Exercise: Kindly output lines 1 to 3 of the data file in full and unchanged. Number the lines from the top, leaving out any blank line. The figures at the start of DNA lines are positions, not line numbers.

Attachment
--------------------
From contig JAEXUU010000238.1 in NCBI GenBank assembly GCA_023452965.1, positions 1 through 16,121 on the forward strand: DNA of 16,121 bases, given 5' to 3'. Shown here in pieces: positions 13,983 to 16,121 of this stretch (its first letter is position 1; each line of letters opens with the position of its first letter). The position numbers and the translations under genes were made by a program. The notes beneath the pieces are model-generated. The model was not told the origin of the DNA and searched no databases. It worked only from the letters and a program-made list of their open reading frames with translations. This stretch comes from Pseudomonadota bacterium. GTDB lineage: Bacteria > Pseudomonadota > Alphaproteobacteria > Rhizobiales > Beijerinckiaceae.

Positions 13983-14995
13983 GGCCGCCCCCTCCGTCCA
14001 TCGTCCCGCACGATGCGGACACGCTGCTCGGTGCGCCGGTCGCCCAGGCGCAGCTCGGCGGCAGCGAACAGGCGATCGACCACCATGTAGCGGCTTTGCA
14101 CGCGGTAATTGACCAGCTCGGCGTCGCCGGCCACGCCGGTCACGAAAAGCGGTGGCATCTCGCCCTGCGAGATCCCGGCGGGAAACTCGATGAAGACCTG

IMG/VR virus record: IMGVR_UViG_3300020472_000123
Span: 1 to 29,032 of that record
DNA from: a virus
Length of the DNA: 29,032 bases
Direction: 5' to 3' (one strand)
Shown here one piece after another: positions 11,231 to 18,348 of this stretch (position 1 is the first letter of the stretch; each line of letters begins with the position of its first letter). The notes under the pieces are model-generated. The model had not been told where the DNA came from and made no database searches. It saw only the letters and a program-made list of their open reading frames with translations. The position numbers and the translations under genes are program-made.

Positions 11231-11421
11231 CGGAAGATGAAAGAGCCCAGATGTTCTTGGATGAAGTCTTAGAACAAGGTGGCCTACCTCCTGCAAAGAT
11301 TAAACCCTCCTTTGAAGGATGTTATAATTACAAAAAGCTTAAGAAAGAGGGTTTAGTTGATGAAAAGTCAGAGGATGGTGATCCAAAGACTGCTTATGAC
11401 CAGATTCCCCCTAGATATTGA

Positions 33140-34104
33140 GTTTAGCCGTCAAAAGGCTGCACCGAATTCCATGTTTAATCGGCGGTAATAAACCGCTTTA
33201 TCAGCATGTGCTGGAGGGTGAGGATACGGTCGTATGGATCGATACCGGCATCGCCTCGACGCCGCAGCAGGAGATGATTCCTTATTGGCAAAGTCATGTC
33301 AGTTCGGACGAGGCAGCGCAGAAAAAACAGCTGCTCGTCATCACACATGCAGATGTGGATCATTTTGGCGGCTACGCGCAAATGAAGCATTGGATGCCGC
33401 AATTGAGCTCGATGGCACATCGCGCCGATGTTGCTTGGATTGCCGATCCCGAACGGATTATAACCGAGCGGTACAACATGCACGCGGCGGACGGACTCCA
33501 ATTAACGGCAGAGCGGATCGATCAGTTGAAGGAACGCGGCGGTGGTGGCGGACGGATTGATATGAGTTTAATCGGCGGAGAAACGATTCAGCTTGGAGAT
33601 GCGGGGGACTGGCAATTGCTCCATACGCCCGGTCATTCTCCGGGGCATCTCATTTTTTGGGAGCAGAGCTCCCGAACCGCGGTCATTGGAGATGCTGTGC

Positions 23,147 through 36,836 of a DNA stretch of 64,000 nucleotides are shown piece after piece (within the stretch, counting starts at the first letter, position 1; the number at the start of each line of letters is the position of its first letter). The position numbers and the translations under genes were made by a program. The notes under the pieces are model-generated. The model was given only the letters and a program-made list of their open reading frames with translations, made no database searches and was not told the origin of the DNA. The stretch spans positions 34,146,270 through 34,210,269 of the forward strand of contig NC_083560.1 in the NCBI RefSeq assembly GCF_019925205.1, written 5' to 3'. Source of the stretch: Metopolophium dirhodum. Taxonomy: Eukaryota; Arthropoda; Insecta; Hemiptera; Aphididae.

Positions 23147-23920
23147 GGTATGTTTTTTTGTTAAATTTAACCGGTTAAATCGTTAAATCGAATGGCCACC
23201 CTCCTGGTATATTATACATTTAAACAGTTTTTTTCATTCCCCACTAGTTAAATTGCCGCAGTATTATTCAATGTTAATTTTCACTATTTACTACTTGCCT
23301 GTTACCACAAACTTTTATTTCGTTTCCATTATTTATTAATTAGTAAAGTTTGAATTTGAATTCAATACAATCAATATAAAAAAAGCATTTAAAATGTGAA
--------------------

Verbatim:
From contig JAEXUU010000238.1 in NCBI GenBank assembly GCA_023452965.1, positions 1 through 16,121 on the forward strand: DNA of 16,121 bases, given 5' to 3'. Shown here in pieces: positions 13,983 to 16,121 of this stretch (its first letter is position 1; each line of letters opens with the position of its first letter). The position numbers and the translations under genes were made by a program. The notes beneath the pieces are model-generated. The model was not told the origin of the DNA and searched no databases. It worked only from the letters and a program-made list of their open reading frames with translations. This stretch comes from Pseudomonadota bacterium. GTDB lineage: Bacteria > Pseudomonadota > Alphaproteobacteria > Rhizobiales > Beijerinckiaceae.

Positions 13983-14995
13983 GGCCGCCCCCTCCGTCCA